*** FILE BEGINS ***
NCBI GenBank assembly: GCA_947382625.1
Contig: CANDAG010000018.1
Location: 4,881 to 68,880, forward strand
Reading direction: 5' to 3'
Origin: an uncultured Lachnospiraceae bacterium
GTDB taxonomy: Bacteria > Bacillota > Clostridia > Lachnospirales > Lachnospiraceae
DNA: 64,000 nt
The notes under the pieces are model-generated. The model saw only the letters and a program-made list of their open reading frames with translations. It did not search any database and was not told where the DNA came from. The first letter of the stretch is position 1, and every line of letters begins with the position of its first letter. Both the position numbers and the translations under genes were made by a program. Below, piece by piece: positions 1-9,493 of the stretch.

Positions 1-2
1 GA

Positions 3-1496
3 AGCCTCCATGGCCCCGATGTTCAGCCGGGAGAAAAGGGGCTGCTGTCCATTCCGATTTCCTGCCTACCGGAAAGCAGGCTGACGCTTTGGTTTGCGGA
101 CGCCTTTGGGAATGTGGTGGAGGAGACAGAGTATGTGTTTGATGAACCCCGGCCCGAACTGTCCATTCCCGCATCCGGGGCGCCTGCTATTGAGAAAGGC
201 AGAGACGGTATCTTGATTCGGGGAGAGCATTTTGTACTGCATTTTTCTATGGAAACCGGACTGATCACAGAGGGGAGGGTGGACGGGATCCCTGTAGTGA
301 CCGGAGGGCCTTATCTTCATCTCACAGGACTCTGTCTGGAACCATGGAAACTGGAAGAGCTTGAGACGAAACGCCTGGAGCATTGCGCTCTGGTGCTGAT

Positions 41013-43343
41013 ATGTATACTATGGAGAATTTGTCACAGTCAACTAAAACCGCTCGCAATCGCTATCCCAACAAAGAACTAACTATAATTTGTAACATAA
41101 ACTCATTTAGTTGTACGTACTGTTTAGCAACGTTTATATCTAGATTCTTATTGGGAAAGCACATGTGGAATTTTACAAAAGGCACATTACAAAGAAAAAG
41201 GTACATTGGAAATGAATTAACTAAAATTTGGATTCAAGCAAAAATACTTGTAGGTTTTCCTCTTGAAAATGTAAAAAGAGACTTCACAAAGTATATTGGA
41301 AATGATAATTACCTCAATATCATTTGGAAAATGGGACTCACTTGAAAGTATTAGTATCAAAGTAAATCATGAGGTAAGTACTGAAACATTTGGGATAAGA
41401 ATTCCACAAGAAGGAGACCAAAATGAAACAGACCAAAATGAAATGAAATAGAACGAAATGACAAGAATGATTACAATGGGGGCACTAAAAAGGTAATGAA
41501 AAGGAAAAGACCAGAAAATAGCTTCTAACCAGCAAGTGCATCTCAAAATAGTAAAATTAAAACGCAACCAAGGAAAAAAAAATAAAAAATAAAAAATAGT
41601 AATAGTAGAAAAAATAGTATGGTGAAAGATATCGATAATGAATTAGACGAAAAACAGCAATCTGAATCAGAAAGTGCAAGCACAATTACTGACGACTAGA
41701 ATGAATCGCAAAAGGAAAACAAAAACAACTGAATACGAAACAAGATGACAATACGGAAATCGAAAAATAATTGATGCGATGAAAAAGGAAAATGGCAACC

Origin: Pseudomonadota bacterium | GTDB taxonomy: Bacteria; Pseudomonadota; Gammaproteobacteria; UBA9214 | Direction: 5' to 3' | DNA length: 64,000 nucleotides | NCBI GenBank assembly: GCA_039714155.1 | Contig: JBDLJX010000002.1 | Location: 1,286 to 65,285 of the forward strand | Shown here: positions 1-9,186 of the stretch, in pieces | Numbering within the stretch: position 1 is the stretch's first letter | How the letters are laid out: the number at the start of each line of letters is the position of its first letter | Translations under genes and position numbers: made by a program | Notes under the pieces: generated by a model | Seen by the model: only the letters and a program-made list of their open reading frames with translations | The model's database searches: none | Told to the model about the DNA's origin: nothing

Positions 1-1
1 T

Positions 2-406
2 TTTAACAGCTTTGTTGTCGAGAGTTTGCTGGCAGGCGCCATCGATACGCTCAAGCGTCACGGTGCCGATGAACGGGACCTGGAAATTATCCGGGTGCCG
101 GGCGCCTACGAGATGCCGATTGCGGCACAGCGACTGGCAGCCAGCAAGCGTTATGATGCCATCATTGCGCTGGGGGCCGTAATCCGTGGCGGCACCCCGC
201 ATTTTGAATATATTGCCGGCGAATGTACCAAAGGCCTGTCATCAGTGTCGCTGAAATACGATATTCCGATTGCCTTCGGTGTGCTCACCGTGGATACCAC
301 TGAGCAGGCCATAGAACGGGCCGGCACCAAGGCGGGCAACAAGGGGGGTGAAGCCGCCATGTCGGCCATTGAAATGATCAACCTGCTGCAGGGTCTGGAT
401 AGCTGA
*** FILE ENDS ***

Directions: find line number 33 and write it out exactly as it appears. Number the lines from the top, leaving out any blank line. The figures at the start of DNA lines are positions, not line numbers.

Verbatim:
401 AGCTGA